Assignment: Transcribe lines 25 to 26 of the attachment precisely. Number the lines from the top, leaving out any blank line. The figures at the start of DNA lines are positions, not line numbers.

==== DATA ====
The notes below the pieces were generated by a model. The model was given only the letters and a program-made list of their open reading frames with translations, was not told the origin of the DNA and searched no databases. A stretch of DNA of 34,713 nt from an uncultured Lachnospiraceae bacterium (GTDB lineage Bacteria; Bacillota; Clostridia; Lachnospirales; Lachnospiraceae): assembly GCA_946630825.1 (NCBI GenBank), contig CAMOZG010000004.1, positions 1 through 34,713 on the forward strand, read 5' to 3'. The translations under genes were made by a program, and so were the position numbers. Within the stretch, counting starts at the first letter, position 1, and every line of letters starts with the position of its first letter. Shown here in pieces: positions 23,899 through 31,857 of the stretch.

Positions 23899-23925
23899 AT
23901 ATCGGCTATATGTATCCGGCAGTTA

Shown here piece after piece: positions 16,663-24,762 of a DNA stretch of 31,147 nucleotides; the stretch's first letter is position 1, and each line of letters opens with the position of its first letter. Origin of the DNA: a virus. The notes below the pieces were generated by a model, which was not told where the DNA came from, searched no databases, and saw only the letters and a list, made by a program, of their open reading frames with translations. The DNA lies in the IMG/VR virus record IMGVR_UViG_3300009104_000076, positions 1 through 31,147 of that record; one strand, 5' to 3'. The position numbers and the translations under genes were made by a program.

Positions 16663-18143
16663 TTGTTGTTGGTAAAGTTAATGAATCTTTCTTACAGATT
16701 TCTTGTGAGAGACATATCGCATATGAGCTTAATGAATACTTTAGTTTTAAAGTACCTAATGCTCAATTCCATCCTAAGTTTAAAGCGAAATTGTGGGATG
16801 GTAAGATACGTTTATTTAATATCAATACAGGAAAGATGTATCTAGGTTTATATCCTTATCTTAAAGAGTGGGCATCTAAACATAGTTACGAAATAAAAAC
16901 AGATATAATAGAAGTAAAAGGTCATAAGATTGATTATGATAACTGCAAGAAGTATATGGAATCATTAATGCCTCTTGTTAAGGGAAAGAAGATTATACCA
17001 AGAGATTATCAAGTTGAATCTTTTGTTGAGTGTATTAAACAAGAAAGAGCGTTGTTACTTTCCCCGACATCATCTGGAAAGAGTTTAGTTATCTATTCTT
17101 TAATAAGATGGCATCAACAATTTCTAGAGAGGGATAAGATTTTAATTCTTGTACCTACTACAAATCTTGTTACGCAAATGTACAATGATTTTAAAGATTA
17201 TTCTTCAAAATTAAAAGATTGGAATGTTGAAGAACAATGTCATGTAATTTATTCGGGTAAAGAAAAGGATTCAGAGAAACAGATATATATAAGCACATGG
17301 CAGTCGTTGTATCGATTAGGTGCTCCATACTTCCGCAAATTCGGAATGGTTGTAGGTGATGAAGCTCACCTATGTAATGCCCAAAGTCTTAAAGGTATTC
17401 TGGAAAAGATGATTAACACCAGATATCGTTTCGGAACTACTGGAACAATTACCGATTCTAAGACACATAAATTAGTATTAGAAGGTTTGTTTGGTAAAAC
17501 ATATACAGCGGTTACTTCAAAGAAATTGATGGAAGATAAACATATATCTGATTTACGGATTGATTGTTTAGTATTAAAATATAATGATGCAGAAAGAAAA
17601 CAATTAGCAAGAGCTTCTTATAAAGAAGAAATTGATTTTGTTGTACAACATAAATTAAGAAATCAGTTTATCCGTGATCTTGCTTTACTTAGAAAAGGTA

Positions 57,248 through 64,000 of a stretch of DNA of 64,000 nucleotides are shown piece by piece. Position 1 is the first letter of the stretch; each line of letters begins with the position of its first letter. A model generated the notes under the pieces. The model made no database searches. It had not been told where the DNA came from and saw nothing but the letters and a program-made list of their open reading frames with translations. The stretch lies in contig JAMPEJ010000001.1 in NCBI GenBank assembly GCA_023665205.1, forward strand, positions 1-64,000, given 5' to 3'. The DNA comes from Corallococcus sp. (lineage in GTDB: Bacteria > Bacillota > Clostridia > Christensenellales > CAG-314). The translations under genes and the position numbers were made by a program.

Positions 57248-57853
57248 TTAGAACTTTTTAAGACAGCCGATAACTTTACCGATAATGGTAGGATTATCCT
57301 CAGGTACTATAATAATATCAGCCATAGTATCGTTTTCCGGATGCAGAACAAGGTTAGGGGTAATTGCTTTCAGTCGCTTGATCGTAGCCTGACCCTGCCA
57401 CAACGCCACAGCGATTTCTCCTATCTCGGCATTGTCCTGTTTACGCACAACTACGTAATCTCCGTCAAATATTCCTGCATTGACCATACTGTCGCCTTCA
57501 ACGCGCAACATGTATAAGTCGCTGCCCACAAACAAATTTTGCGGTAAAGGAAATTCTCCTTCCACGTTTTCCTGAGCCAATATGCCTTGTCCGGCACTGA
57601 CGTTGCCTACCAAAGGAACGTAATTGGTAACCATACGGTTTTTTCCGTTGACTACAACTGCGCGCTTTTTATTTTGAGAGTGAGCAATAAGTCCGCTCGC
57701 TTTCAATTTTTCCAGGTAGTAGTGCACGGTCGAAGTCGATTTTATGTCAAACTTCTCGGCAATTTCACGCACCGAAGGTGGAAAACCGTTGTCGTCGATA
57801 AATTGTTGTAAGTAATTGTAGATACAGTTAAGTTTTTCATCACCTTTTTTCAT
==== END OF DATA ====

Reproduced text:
57701 TTTCAATTTTTCCAGGTAGTAGTGCACGGTCGAAGTCGATTTTATGTCAAACTTCTCGGCAATTTCACGCACCGAAGGTGGAAAACCGTTGTCGTCGATA
57801 AATTGTTGTAAGTAATTGTAGATACAGTTAAGTTTTTCATCACCTTTTTTCAT